“It’s not personal!” That is what my coach used to say to me while giving me feedback on my performance following a basketball game or practice. Some of the best coaches focus on the behavior not the individual. Agents will shut down if they feel they are being attacked. Keep the focus on the behaviors that you would like to address. In addition, make sure to speak on behaviors that are positive as well as behaviors that need improvement. Agents need to receive acknowledgment and recognition on what they are doing well so that those behaviors continue. Allow for agents to co-create a behavioral action plan for their improvements rather than creating one for them. Once again, we want to make sure we have the agent’s buy-in to increase accountability and the motivation to improve. In this step, we also want to provide examples of the ideal behavior we are seeking. This may be done through role playing or even listening to peer calls that display that specific behavior. For example, Jane has a successful sales pitch which often results in a positive sale conversion. John often has a challenge with closing his sales. During the coaching session, you may play Jane’s sales pitch for John to have him observe her sales presentation and then have him try it out through role play.
Show Versus Tell
What does the data say? How does the customer feel about the interaction? During the preparation stage, we compiled the necessary information regarding the topics of focus. In this step, we let the data validate our concerns. Telling an agent something can only go so far. If we are able to show them where he or she succeeded or fell short, we can paint a more holistic picture of their performance to help guide improvement. Speaking to the data helps dismiss any biases the agent may assume their supervisor or quality team may have. Voice of the customer is a great tool to include for validation on success or challenges during a coaching session. This information also helps break down silos because the information came from an external source. For example, if a survey result mentions that the agent was very pleasant on the call, that can help validate that their tone, pace and soft skills were good. In another example, however, the agent placed the customer on hold multiple times and the customer comments indicate that the agent was not equipped to handle his concern. In this scenario, there are opportunities to retrain on the subject that led to the behavior of placing the customer on hold.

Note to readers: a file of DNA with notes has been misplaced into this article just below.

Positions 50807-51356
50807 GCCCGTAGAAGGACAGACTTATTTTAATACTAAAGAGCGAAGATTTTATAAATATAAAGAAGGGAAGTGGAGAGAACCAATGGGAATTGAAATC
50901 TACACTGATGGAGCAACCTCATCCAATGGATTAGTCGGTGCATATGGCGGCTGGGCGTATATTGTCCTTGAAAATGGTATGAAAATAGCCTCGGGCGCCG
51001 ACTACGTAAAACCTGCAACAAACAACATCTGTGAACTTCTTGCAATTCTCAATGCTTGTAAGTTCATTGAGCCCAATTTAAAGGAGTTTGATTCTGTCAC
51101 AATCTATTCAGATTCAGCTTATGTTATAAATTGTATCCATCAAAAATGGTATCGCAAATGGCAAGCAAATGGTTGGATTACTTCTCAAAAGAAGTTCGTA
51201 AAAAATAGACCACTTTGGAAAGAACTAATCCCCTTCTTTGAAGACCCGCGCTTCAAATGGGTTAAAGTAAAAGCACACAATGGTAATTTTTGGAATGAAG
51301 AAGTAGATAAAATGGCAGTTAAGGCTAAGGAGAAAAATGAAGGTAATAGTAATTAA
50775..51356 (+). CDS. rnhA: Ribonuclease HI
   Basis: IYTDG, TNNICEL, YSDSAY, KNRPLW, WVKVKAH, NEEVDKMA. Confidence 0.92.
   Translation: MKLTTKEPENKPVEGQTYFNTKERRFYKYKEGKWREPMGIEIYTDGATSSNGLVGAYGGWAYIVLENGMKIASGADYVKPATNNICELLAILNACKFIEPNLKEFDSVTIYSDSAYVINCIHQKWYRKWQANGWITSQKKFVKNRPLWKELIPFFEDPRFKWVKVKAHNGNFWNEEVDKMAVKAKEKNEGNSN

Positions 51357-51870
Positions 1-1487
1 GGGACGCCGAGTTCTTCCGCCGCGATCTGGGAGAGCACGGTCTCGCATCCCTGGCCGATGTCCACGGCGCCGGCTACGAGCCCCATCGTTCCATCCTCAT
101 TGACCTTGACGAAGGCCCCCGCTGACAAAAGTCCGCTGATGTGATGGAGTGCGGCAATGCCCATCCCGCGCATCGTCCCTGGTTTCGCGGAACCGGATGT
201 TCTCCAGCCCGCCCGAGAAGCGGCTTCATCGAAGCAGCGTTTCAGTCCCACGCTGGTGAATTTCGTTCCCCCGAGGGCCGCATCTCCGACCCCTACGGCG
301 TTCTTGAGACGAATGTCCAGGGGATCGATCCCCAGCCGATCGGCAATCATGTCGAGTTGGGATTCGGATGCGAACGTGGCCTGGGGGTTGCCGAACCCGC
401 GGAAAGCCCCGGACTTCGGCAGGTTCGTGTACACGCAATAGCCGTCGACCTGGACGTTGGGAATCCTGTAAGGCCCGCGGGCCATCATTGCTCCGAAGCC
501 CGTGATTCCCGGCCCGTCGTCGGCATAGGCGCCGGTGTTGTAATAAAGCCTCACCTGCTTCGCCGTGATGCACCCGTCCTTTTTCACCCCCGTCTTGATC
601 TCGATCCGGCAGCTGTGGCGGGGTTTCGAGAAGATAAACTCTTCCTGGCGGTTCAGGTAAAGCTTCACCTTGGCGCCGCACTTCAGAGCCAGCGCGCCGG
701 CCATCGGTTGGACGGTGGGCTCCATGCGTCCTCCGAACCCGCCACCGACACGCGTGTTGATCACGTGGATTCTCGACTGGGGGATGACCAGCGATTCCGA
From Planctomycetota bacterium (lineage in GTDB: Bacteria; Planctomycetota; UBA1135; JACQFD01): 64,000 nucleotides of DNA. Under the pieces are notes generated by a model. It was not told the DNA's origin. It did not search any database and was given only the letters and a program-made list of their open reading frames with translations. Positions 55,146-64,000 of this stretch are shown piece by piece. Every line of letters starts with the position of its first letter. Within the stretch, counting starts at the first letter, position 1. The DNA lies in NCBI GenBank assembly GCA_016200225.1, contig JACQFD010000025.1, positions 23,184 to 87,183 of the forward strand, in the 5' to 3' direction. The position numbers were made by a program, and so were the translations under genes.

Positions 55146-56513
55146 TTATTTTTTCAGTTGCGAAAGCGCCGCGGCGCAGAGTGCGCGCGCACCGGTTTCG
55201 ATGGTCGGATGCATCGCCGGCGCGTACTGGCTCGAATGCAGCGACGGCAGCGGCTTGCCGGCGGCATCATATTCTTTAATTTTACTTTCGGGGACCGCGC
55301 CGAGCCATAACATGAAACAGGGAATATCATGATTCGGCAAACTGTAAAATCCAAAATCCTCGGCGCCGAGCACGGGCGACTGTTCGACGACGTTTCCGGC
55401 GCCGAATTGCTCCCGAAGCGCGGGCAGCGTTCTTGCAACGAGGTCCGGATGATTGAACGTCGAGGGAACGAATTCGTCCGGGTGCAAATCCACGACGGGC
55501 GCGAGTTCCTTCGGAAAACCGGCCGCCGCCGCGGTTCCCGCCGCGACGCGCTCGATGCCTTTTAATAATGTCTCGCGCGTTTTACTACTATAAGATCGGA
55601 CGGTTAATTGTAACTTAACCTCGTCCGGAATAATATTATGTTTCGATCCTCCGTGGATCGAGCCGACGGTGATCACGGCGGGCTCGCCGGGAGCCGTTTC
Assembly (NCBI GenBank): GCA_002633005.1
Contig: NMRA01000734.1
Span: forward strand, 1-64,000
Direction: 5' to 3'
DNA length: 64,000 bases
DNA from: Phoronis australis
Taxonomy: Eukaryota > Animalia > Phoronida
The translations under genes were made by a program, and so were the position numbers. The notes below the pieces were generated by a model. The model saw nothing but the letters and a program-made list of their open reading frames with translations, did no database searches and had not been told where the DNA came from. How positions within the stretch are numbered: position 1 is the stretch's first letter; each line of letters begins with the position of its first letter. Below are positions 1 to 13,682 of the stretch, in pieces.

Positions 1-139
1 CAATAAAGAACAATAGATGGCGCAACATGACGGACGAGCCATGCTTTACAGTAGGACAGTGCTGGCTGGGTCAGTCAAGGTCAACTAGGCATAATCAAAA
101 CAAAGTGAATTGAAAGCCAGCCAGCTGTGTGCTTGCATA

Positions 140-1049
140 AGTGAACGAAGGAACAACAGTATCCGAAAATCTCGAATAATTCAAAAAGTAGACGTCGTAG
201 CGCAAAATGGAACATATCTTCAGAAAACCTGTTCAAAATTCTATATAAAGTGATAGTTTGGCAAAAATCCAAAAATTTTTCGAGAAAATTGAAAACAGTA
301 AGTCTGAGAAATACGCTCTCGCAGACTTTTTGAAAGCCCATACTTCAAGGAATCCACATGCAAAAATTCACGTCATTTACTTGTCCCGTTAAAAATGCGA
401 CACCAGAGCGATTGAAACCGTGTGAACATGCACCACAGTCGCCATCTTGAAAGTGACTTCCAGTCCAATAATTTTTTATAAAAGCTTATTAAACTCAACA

Coaching Follow Up
Coaching is an ongoing process--not a session-by-session event. Following the coaching session (where agent and supervisor co-created an action plan), a good coach will conduct regular check-ins with their agent to see how they are working towards their goals, identify any roadblocks and determine if the agent needs any additional tools or assistance prior to the next scheduled coaching session.
Coaching is an avenue for agent improvement and empowerment within your contact center. It should allow for collaboration to achieve a common goal. It should not be frowned upon or viewed as the “meeting of doom” as it has historically been perceived. By implementing these steps into your coaching strategy, you can shine a new light and create a positive outlook for your supervisors and agents.